Despite being effectively written out of the company and having his turbulent relationship with Mark Zuckerberg featured in a Hollywood film, Facebook co-founder Eduardo Saverin has revealed that he has no hard feelings.
Speaking for the first time publicly, and exclusively for Brazilian newsmagazine Veja, Saverin went so far as to call his former friend and Harvard roommate a "visionary".
According to a Forbes translation of the interview, Saverin, 30, said: "I have only good things to say about Mark, there are no hard feelings between us.
"He was a visionary, he always knew that the only way to get Facebook to grow was to maintain its central idea, that of people truly presenting themselves as they are, without nicknames or pseudonyms."
Saverin was played by Andrew Garfield in The Social Network (2010), but claims that the film is nothing more than "Hollywood fantasy" and not a documentary about how Facebook was created.
"Facebook wasn't built out of a Harvard dorm window. And I would never throw a laptop at someone, like it appears in the movie. Not even at Mark," Saverin said.
The social network co-founder was recently criticised for choosing to give up his US citizenship, with some believing that it was done to avoid paying taxes on his Facebook windfall following the company's IPO.
Saverin countered these claims, stating: "The decision was strictly based on my interest of living and working in Singapore. I am obligated and I will pay hundreds of millions of dollars in taxes to the American government.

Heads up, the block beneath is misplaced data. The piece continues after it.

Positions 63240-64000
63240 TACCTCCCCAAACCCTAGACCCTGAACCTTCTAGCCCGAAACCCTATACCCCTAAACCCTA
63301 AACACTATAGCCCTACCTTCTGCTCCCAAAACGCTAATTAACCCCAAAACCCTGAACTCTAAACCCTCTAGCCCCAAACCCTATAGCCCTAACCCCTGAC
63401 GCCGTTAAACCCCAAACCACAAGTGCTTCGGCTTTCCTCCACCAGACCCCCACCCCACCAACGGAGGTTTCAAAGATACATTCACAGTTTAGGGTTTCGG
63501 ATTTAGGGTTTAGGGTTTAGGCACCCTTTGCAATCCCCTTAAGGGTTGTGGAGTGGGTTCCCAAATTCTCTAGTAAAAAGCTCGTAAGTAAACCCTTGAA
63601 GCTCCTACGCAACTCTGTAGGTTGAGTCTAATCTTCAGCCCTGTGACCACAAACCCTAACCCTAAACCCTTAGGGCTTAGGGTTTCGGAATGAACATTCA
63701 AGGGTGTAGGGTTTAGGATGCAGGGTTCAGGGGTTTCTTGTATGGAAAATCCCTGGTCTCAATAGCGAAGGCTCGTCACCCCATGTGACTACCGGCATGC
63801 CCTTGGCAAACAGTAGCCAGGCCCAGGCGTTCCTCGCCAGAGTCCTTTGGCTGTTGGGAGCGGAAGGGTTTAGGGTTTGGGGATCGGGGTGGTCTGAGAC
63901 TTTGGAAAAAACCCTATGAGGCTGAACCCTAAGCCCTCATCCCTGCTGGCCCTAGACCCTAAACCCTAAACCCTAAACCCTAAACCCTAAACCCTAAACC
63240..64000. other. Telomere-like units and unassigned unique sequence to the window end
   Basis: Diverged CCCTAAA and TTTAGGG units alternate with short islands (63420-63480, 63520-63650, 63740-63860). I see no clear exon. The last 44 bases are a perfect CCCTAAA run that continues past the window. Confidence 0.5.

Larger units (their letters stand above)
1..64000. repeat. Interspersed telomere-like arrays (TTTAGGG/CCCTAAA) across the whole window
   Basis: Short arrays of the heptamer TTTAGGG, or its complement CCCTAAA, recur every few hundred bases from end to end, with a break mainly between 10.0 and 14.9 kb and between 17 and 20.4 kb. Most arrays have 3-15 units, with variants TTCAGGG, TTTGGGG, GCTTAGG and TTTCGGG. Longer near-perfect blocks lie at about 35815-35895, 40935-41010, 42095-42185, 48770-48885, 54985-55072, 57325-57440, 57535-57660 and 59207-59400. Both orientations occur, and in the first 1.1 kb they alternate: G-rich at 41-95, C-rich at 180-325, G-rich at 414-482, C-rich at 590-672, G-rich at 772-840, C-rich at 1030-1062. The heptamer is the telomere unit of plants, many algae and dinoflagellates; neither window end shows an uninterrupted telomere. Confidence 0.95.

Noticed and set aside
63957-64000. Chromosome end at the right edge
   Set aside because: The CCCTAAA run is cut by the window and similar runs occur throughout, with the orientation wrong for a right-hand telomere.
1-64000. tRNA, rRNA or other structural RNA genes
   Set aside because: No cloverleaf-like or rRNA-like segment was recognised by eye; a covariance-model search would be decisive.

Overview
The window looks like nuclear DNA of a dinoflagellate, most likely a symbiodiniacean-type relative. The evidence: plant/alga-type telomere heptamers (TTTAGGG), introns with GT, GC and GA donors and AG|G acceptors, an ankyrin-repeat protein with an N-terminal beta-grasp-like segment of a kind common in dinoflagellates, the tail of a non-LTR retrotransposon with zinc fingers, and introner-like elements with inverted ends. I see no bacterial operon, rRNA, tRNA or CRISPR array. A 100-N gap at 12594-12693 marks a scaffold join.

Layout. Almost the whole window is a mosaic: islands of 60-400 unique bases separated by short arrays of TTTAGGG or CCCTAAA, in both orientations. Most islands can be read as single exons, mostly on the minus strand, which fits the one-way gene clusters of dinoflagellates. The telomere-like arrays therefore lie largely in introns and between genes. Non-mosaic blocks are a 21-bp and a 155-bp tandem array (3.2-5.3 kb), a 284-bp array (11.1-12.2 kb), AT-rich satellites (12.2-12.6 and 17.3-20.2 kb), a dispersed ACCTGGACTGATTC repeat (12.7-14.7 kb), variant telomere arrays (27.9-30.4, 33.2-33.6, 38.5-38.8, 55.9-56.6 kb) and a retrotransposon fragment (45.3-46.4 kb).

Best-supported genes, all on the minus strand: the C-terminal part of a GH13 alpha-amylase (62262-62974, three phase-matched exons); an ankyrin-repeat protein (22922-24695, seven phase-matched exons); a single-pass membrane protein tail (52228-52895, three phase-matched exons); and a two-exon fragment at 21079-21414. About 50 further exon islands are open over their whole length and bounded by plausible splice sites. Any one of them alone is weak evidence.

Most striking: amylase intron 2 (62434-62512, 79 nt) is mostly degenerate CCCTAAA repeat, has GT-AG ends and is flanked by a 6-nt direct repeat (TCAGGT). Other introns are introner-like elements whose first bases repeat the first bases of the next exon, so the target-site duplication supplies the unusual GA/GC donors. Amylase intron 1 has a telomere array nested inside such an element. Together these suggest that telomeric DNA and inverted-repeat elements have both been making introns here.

"I already paid and I will keep paying whatever taxes I owe based on my times as a US citizen."
Zuckerberg and Saverin parted ways in 2005, one year after Facebook was created amid disagreements over which direction the company should take.
As a result, the then-chief financial officer's stake in the company was watered down to a tiny percent of what it previously was, and he left the company.
After Facebook's flotation on the Nasdaq Stock Exchange earlier this month valued the company at more than $100bn (£62bn), Saverin's shares are estimated to be worth around $3bn.
Since leaving Facebook, the Brazil-born billionaire, who was brought up in Miami, has invested heavily in other companies.
"I am investing like a crazy person, mostly in internet start-ups," Saverin told Veja. "And I want to invest in Brazil as well, because I am Brazilian and that's in my heart. I've recently been cc'd on emails sent to Eike Batista [the richest man in Brazil].
"But that's not how I want to invest in Brazil, through minerals, unless it's silicon or something tech-related. And I believe there's a new Facebook out there to be found."
And where will the new Facebook be? "In healthcare," is Saverin's best guess.